Man Ray produced his famous photo Violon d’Ingres in 1924. The image shows the bare back Kiki de Montparnasse, a French actor, actress and disco who was hot on the cultural map of Paris in the 1920s.
On her back are painted sound holes of a violin, giving the image a sexual hue, which examines the male looking raptor wants to play the woman as an instrument.
In Ray’s instruction, the actress posed as the woman in the painting of Jean Auguste Ingres Baptiste, the bather Valpinçon. Ray was an admirer of Ingres, and perhaps intended to make several references to the image.
First, he suggested the informality of French expression hobby, that is a hidden talent or a quality in a person. Ingres, besides being a painter, was a violinist.
When I met Ray Violon d’Ingres in 2004, it was obvious that Ray’s interest was not only in photography, but conceptual art that uses photography as a decorative element to make his form fluid.
In addition to being a forerunner in Dada and Surrealist movements, Ray also transformed the way people interact with photographs.
The legendary works photographer are now on display for the first time in Tarq India in Mumbai in an exhibition titled Vistas of Spirit.
The exhibition, presented in collaboration with Mondo Galería (Madrid) and Matthieu Foss presents a visual calendar of Ray’s exciting career, including Violon d’Ingres.
“We have the fantastic opportunity to present this show in a gallery context,” said Foss, co founder and director of the FOCUS Photography Festival in Mumbai.
“Most emblematic artists of the 20th century presented exhibitions in India require support and / or business with the government to cover shipping, insurance and provide the ideal conditions for climate control.
For this reason, there may be no chance for Man Ray’s work to be shown in India so far. “The views of the Spirit are almost the same works that are shown in an exhibition in Madrid in 2014 and later in Peru and Ibiza.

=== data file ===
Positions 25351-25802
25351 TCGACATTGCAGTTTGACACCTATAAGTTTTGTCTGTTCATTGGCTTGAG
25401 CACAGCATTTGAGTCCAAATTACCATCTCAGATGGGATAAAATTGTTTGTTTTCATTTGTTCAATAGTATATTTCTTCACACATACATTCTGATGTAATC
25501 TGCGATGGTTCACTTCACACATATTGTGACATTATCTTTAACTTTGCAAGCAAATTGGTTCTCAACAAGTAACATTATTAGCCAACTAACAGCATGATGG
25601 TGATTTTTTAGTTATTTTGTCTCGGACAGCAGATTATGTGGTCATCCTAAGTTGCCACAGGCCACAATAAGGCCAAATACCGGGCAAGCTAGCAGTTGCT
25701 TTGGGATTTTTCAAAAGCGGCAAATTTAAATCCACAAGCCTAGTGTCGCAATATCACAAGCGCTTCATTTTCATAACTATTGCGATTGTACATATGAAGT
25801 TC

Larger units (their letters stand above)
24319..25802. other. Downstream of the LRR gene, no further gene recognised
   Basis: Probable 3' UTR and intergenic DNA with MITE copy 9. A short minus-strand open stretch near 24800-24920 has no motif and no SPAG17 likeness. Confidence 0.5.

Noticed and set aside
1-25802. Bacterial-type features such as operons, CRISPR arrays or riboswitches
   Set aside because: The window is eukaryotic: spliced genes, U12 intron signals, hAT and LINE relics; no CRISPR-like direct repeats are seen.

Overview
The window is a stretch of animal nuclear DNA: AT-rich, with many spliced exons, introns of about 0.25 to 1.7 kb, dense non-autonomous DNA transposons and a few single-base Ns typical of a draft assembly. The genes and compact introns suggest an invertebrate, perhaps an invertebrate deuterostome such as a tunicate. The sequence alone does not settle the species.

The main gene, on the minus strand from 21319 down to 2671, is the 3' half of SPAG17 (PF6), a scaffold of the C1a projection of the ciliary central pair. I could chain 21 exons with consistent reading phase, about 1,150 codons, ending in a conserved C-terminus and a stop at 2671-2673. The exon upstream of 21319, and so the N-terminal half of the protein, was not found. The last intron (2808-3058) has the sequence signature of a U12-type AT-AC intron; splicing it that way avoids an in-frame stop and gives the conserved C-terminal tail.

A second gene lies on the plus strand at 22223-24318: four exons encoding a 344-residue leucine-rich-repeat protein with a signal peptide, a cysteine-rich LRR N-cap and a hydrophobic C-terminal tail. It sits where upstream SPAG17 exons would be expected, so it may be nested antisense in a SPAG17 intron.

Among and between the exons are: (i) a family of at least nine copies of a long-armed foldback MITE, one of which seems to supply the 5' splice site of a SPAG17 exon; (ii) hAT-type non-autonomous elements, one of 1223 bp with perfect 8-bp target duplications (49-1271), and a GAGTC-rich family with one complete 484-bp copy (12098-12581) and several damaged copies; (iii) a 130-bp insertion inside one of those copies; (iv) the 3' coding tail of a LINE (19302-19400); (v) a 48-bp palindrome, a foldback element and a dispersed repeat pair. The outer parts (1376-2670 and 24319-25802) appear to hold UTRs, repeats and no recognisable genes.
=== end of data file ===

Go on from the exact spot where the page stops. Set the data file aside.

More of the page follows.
Among the works exhibited in Mumbai will be Ray Ray’s well-known surrealistic portraits. Ray was close to the painter Marcel Duchamp, who greatly influenced the photographer and worked with him.
Through Duchamp, Ray met with surrealists, thinkers and cultural trainers in Paris, including Pablo Picasso, Coco Chanel, Ernest Hemingway and Salvador Dali.
It was also in Paris that Ray met Kiki, where his experiences using the outline of his body to represent other abstractions led him to invent rayographs.
At the Tarq exhibition the rayographs were made by placing three-dimensional objects on photographic paper and exposing them to direct sunlight – all without the use of a camera.
Perhaps Ray was anxious to remove the idea that the camera was a nostalgic tool. Born to Russian Jewish immigrants in Philadelphia, United States, who had once proclaimed,
“I want to forget the past”, while claiming that his artistic personality would be separated from his line. He never attended his parents’ funerals.